Within the educational sector, there has been growing momentum for assessing the growth and progress of learners’ abilities and knowledge over time. The push for reporting on learning progress over static assessment scores is mirrored in recent government initiatives and reports, such as Gonski et al. (2018) and Masters (2014). These reports emphasise the need for a development-oriented mindset instead of an assessment-oriented mindset and the need to assess learning progressions rather than performances at specific time points. Such data is typically collected in learner profiles that contain information about students’ learning processes, skill and competency development and learning progression. Importantly, these reports also highlight the need to use data-driven approaches to improve student learning. Research in learning analytics shows significant work around profiling students and developing their profiles. Initially, the focus was on identifying students at risk of attrition or academic performance to model study strategies and pathways. LA studies tend to utilise learning traces generated from education technologies (such as learning management systems) to profile learners based on their strategy adoption and other motivational and demographic information (Zamecnik et al., 2022). The trace data collected from these environments are longitudinal, provide fine-grained information about students’ learning, and represent an important source for learner profile development.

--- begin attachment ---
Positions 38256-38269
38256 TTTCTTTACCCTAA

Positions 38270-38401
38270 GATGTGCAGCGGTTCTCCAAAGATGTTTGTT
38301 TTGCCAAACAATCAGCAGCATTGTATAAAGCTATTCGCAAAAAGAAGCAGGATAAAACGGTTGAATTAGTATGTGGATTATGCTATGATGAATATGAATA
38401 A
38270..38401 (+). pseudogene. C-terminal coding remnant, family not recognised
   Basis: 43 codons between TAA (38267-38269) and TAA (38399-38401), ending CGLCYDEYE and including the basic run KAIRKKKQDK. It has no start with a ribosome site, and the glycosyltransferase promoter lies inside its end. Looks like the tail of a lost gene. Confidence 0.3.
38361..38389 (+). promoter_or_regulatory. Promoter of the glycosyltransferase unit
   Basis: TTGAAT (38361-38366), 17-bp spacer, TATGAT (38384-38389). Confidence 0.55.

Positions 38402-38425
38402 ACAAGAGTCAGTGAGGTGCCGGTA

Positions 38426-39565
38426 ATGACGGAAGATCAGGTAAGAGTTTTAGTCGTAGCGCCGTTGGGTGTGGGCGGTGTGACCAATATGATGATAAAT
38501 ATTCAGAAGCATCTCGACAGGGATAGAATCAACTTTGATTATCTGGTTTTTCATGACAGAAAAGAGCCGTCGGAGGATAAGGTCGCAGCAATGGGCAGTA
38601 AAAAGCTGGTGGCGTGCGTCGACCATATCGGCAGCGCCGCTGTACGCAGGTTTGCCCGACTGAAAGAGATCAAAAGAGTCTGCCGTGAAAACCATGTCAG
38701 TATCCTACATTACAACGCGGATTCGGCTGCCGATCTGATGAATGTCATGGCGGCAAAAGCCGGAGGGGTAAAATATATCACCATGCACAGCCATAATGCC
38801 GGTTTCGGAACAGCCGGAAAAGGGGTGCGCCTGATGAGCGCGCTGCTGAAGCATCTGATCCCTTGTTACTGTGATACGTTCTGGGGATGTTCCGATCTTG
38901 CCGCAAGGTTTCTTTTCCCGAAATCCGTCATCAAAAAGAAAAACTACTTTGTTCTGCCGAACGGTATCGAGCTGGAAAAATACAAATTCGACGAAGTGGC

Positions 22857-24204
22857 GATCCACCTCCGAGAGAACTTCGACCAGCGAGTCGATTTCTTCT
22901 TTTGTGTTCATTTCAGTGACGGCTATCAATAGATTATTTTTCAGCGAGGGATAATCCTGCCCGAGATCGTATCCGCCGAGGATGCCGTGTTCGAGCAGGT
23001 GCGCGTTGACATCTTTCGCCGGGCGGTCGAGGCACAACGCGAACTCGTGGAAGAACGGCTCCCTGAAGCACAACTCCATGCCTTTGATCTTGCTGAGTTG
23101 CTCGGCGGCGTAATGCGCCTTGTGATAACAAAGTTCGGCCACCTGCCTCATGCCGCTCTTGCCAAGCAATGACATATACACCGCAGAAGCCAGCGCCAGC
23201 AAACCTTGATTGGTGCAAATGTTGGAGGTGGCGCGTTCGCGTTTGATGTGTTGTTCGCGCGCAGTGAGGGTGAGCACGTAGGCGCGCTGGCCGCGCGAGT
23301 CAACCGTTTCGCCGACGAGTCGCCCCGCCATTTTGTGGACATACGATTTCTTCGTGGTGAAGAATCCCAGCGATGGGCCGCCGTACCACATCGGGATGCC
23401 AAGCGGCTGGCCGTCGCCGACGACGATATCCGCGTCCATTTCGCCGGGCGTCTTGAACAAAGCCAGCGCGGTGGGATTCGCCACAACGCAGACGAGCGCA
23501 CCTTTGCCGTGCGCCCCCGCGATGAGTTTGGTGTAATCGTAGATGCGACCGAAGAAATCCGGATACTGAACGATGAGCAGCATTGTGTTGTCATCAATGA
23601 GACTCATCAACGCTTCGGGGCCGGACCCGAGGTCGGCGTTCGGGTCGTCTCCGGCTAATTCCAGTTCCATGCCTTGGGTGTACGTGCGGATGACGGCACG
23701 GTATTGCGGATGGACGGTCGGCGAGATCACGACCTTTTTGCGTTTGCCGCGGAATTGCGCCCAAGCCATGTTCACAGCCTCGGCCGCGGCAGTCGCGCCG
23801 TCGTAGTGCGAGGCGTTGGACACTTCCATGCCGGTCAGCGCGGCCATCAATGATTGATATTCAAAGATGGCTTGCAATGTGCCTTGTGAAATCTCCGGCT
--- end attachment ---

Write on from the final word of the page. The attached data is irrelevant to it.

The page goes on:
OBJECTIVES OF THE SESSION
The participants can expect to critically engage in the discussion around the development of learner profiles across secondary and tertiary school settings. The session’s objective is to discuss ways in which learning analytics could be used to support their development and adoption at scale. We will discuss questions such as: What should be included in the learner profile? How should profiles be populated? What is the validity behind constructs in the profile? What should be the purpose of learner profiles? How scalable are current profiling approaches? How should profiles be integrated into the curriculum?
DESIGN OF THE SESSION